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Category: INSS Around the Web

Nov. 2, 2022

Can the West Manage Russia’s Decline?

Success in long-term great power competition with China requires that Washington address the strategic implications of Russian decline with a calculus befitting today’s multipolar environment.

Oct. 21, 2022

Addressing the Threats of Emerging Biotechnologies

We have noted with interest the pivot in U.S. biodefense programs published in National Defense recently as the United States and other nations strive to keep pace with emerging biotechnology capabilities that complicate the threat landscape. We support such activities and propose some additional approaches toward threat mitigation that we believe are critical to national and global biosecurity and defense.

Oct. 11, 2022

As Russia Reels, Eurasia Roils

In trying and failing to reclaim Russian imperial influence over Ukraine, Moscow is actively accelerating the decline of its influence throughout Eurasia, including the former Soviet countries of the South Caucasus and Central Asia. Perceiving the fragility of Russian power, governments across the region have begun creating facts on the ground in ways that Russia’s post-imperial power long prevented.

Sept. 19, 2022

Deconstructing the Collapse of Afghanistan National Security and Defense Forces

The rapid collapse of Afghan National Defense and Security Forces (ANDSF) in August 2021 was widely anticipated and due to its structural constraints and qualitative decline from 2018–21. This article provides a targeted analysis of ANDSF operational liabilities and qualitative limitations, referencing often overlooked statements by US and Afghan political and military officials, data from official US government reports, and prescient NGO field analyses. The painful ANDSF experience illuminates several principles that must be considered as US policymakers turn toward security force assistance for proxy and surrogate military forces in conflict with the partners of America’s emerging great-power geostrategic competitors—China and Russia.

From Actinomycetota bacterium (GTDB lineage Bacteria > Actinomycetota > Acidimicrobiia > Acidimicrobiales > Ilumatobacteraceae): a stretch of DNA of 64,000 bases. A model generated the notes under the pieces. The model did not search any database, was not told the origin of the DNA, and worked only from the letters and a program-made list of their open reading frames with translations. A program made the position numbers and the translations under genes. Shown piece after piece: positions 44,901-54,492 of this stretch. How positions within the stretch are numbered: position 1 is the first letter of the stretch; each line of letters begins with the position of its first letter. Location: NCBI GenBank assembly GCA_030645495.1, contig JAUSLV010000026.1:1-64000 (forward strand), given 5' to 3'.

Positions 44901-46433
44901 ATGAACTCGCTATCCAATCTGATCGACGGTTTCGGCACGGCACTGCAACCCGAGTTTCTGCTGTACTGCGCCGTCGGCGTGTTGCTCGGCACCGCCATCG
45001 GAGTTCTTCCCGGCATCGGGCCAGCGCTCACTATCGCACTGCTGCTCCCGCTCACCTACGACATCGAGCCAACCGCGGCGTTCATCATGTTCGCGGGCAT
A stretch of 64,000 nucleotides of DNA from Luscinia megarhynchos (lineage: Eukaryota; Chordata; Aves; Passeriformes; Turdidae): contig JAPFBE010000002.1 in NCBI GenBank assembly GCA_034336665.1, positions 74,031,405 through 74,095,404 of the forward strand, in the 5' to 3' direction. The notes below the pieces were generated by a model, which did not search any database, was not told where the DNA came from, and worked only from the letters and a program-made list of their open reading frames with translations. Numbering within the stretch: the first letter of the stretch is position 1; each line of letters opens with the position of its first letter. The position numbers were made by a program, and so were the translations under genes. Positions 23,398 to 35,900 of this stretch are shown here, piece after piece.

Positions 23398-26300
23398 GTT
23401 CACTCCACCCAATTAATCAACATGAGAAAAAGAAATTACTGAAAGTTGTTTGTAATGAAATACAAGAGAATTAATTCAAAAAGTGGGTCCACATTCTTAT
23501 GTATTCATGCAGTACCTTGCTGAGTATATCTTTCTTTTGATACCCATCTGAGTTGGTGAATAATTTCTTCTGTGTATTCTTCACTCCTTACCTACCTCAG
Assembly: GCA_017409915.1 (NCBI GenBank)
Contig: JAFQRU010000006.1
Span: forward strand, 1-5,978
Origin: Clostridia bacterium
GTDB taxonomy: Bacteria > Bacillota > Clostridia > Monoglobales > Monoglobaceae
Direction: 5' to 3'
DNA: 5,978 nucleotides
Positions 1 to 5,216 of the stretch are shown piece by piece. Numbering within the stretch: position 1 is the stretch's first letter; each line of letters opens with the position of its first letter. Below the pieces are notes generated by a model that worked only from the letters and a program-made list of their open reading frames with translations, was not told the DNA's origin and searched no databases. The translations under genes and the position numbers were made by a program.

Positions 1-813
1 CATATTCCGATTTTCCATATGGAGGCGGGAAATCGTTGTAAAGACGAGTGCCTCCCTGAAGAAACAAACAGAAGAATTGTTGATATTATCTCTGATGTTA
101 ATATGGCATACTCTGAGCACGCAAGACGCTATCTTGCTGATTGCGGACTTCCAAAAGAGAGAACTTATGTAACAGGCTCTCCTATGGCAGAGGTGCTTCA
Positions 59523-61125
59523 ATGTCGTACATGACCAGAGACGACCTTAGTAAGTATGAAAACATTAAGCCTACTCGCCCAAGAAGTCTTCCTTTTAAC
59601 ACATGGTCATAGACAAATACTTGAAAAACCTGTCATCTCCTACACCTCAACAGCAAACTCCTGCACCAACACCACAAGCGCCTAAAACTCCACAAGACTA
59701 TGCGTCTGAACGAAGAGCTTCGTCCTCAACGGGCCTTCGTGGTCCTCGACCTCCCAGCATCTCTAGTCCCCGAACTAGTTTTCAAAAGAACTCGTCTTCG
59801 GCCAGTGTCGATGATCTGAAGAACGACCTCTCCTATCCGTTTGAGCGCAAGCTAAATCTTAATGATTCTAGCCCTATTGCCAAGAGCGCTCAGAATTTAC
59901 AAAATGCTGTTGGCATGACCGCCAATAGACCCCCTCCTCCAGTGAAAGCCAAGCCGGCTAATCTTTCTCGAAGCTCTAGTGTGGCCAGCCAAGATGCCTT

Sept. 7, 2022

The East Wind Prevails? Russia's Response to China's Eurasian Ambitions

Deference to Chinese aspirations in Eurasia is integral to Moscow’s pursuit of closer relations with Beijing. Yet China’s pursuit of regional, and ultimately global, influence is at odds with Russia’s longstanding ambition to maintain post-Soviet Eurasia as a strategic glacis and sphere of ‘privileged interests’. Russia has consequently sought to shape and channel Chinese engagement in line with its own interests, with mixed results. Disappointments with the effects of Chinese economic and political influence on Russian equities, limits on Sino–Russian coordination, and the interest of Eurasia’s smaller states contributed to a growing wariness on Russia’s part. The 2022 invasion of Ukraine and attendant confrontation with the West have left Russia more dependent on China, even as China itself has become more realistic about the prospects for Eurasian integration.